How to get your children involved:
  • Put a laundry basket in their room - for younger children, a sticker reward chart will encourage them to put dirty clothes in the basket!
  • Separate light and dark clothing
  • Get them to load the washing machine
  • Ask them to help you put the washing on the line/fold clothes
  • Put their clothes away

Not only are you teaching your children the hygiene basics, but they are also actively participating in a routine!

3. Bathtime, fun time

Babies, toddlers and younger children love a good bath. It’s a place where their imagination can run wild, where they can get lost in the sensory bubbles and ultimately get clean!

Making bathtime fun is the key to building your child’s confidence and self-esteem in the long run. Dirt and grime have more of an impact on your little one’s mental health and wellbeing than you might realise. So build bathtime into your child’s routine in their early years.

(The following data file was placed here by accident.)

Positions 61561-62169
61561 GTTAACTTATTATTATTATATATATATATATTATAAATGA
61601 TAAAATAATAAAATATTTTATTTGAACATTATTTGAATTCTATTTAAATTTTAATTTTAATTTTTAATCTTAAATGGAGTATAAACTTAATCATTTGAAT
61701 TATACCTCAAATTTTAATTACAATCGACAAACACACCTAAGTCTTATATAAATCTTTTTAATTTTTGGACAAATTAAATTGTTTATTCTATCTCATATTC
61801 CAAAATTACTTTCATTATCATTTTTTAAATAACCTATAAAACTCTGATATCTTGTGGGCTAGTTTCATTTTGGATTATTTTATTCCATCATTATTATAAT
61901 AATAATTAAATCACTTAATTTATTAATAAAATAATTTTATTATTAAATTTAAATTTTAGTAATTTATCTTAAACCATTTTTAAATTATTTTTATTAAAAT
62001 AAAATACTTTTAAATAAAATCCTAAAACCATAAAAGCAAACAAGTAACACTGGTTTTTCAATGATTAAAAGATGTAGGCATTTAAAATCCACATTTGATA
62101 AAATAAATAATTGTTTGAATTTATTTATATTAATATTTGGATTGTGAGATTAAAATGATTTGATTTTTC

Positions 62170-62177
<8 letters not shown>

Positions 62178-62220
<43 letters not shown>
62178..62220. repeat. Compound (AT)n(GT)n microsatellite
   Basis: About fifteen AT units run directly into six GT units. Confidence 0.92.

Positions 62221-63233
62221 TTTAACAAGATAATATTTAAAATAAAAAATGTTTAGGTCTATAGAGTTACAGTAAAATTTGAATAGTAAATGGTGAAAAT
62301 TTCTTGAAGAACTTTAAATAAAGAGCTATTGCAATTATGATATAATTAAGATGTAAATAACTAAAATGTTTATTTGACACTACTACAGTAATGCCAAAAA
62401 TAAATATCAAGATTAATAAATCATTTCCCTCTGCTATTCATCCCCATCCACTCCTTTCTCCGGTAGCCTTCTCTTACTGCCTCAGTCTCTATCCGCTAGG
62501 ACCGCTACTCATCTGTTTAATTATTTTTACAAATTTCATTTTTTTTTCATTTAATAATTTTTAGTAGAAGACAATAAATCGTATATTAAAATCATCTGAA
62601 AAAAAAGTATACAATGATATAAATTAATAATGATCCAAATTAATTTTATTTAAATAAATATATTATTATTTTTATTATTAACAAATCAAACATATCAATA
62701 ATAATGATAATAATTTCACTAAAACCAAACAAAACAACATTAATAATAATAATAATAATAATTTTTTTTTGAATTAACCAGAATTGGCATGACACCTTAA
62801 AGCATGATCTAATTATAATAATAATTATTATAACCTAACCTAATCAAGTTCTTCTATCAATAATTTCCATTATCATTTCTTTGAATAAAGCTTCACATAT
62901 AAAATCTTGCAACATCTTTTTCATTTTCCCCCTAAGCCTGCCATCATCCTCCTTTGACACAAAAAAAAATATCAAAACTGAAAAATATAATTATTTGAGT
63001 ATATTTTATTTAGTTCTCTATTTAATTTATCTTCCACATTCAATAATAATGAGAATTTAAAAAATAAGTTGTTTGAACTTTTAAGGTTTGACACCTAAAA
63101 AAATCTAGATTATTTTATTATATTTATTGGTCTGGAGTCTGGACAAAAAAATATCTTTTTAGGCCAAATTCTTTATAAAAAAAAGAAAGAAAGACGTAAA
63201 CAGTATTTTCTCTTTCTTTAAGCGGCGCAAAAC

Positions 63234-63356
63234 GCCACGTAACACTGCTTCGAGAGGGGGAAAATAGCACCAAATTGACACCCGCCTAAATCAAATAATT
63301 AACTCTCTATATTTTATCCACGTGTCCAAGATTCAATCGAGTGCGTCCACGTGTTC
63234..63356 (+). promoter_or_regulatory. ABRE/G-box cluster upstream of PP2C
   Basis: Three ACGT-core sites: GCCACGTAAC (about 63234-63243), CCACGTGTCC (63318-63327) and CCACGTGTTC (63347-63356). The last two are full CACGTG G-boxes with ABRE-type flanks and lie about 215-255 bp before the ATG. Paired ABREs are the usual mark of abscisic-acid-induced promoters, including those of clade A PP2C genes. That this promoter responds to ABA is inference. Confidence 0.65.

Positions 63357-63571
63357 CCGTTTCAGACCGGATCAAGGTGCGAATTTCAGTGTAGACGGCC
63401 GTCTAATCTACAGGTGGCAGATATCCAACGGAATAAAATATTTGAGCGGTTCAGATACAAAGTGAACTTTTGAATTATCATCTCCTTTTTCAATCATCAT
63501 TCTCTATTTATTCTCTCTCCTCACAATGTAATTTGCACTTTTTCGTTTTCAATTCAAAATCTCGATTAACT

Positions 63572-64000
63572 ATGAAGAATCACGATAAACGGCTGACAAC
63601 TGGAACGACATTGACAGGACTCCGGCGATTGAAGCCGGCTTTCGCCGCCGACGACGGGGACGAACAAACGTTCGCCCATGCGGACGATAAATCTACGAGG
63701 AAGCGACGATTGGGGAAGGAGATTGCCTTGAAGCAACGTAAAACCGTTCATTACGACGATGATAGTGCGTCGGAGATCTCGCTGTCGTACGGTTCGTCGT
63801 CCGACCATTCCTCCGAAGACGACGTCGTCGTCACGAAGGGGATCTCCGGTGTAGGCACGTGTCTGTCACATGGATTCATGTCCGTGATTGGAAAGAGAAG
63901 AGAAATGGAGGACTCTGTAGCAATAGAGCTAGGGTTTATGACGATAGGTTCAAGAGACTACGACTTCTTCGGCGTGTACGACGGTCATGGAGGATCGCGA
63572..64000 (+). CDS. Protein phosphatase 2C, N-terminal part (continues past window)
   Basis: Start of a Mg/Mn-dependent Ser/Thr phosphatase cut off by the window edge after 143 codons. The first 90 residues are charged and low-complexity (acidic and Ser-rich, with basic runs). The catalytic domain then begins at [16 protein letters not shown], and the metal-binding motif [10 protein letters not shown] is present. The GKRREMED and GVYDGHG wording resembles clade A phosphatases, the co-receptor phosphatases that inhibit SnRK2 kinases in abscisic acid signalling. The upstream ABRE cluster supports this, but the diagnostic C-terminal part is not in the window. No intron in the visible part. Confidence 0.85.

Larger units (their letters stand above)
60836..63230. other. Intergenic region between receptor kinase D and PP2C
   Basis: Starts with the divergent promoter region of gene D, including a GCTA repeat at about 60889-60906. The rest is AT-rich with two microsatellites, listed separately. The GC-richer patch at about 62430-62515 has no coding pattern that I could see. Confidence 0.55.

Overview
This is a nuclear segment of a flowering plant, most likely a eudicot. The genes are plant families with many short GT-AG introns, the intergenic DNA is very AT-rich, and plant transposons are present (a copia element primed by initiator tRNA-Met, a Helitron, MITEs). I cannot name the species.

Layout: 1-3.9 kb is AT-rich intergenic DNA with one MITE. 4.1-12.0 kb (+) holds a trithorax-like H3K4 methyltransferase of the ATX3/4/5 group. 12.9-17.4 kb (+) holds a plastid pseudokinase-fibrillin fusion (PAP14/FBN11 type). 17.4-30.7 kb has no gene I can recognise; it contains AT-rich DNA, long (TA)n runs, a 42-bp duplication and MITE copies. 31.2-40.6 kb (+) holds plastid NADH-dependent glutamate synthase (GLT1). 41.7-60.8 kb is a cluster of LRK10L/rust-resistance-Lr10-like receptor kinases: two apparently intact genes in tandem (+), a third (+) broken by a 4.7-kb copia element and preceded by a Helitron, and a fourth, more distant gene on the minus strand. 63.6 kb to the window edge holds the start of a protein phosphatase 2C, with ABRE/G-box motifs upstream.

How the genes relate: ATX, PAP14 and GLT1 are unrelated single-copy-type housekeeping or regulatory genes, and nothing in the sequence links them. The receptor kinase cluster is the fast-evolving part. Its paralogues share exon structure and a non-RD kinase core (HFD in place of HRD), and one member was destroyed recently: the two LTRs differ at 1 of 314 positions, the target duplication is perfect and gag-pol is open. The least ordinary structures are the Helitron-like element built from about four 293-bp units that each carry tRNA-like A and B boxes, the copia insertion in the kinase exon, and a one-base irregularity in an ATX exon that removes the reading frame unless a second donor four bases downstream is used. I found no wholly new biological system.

Things to try:

Get involved in play - from becoming a pirate to making gentle ripples in the water, the world’s your oyster
Tell a story - a perfect bonding tool and avenue into unlocking your little one’s imagination
Encourage them to wash - handing a sponge or soft cloth to your child will encourage independence and boost confidence!
Bubble hats - making different shapes with the bubbles and forming bubble hats will bring out all the smiles and keep hair clean

Whatever bathtime looks like with your family, make sure it’s fun!

4. Teeth, gums and stinky breath

Our mouths form so much of our experiences. They allow us to speak, breath and eat. Keeping our teeth and gums clean is the basis of good oral hygiene.

When food debris is left alone, plaque and acidic bacteria start to grow in our mouths. Brushing our teeth for two minutes a day, twice a day minimises the risk of tooth pain and decay.

Even babies need to keep their gums in check! As soon as milk enters their mouths, sugars are left to swill around their gums. Using a soft, damp cloth or a dental wipe will gently remove unwanted bacteria from settling into the foundation for their milk teeth to grow. As soon as your little one’s first tooth appears, you can introduce a soft-bristled toothbrush.